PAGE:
Tour of tomorrow
Silmo 2019 Next partners Karl Turley and Sébastian Brusset

Tour of tomorrow

December 15, 2019 Lesley Springall

Given that Silmo is all about eyewear, it was a surprise to find its 2019 Silmo Next exhibition was proposing the practice of the future might not have any eyewear displays!


Silmo Next is an interactive space designed to focus the mind on what could lay ahead at the annual, Paris-based optical fair. This year, Silmo’s Next partners were Sébastian Brusset of optical industry-focused development and marketing company, Just Add Water, and Oxford-based Karl Turley of 3D solutions company, Fuel 3D, who were both convinced digital innovation is rewriting retail’s future.


Brusset and Turley’s practice-of-the-future consisted of three walls of floor to ceiling digital screens, allowing patients to virtually ‘try on’ a range of different frames. Once they’d decided what suits them (with the help of an optician, stressed Brusset) the patient is presented with three or four different, physical frames from underneath a central console to try on, properly.


The set-up particularly lends itself to 3D-frame printing, said Brusset, which can be done in tandem with independent frame designers who could supply the designs. These frames could be a mixture of 3D printing, so they fit well, and other materials for style and look, for example, he said. “[The practice of the future will be] much more curated. Like selling watches or jewellery, you’ll be serving four or five frames rather than saying, ‘go and look at my 1000 frames’.”


According to Fuel 3D’s UK and US research, one in four people struggle to find a frame that fits and one in three admit they don’t like shopping for eyewear. So, this more personal service should help these people, said Turley. Patients can even use the system at home as it designed for iPhones and iPads (and Android is coming) and then come into the store to complete the purchase, he said.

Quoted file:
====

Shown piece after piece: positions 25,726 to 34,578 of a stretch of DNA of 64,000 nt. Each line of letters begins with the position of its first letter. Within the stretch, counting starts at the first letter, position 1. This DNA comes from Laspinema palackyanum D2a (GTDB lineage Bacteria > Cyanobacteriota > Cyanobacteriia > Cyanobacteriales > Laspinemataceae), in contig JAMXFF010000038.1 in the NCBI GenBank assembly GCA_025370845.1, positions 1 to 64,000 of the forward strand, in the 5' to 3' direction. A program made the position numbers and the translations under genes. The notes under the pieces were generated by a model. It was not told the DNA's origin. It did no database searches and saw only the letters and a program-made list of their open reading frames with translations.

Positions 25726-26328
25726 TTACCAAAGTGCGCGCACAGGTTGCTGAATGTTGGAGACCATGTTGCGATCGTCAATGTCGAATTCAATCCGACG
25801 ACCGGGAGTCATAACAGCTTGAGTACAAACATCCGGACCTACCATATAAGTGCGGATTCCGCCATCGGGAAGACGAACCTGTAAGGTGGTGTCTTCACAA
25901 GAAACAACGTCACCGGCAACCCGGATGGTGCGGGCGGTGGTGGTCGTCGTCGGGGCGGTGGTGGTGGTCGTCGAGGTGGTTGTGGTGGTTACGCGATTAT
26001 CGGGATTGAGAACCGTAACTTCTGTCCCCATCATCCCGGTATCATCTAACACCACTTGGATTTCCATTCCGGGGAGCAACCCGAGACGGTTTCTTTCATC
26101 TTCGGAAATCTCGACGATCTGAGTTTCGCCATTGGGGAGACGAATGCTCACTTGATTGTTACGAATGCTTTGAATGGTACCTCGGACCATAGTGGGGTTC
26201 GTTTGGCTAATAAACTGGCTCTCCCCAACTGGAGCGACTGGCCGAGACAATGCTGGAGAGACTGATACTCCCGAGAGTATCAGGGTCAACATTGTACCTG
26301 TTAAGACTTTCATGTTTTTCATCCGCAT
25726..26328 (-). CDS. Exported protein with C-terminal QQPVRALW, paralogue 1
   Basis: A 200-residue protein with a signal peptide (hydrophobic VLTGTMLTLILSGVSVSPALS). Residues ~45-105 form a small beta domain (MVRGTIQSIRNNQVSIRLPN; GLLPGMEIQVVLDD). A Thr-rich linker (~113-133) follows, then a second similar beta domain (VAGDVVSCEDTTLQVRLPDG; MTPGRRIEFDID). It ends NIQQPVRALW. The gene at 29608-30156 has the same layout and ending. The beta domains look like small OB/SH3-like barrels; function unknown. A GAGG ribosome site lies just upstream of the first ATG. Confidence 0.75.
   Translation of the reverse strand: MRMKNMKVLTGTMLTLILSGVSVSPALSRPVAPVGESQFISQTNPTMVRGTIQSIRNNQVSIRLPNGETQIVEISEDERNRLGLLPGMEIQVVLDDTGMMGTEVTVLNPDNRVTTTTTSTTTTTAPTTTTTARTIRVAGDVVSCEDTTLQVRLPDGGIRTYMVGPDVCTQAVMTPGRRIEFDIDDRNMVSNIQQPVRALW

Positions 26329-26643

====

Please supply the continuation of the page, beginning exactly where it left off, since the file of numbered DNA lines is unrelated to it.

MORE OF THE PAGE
Causing more questions, and perhaps concern, was Turley and Brusset’s enthusiastic assertion that given their 3D styling system was also a digital centration platform (so, it can fit progressive lenses etc.) it could support better online retailing. But neither were interested in designing or selling eyewear, they said, instead they wanted to partner with others in the eyewear market to offer this experience through practices.


“It’s all about ordering frames based on fit,” said Turley. “Personalisation is a huge thing in today’s world… and because opticians have an understanding of data and fit, they can use this knowledge and this technology to set themselves apart.”


Many other retail categories, such as footwear (think Nike) or the car industry (Tessler and Audi), are looking to limit choice through technology, he said, which is why Fuel 3D believes it’s an interesting market.


The current retail system is too overwhelming for people, added Brusset, and it doesn’t offer an experience, and today’s customers want experience, preferably a very personal experience. “With this technology, we can now make something very bespoke or provide an alternative way for delivering branded product.”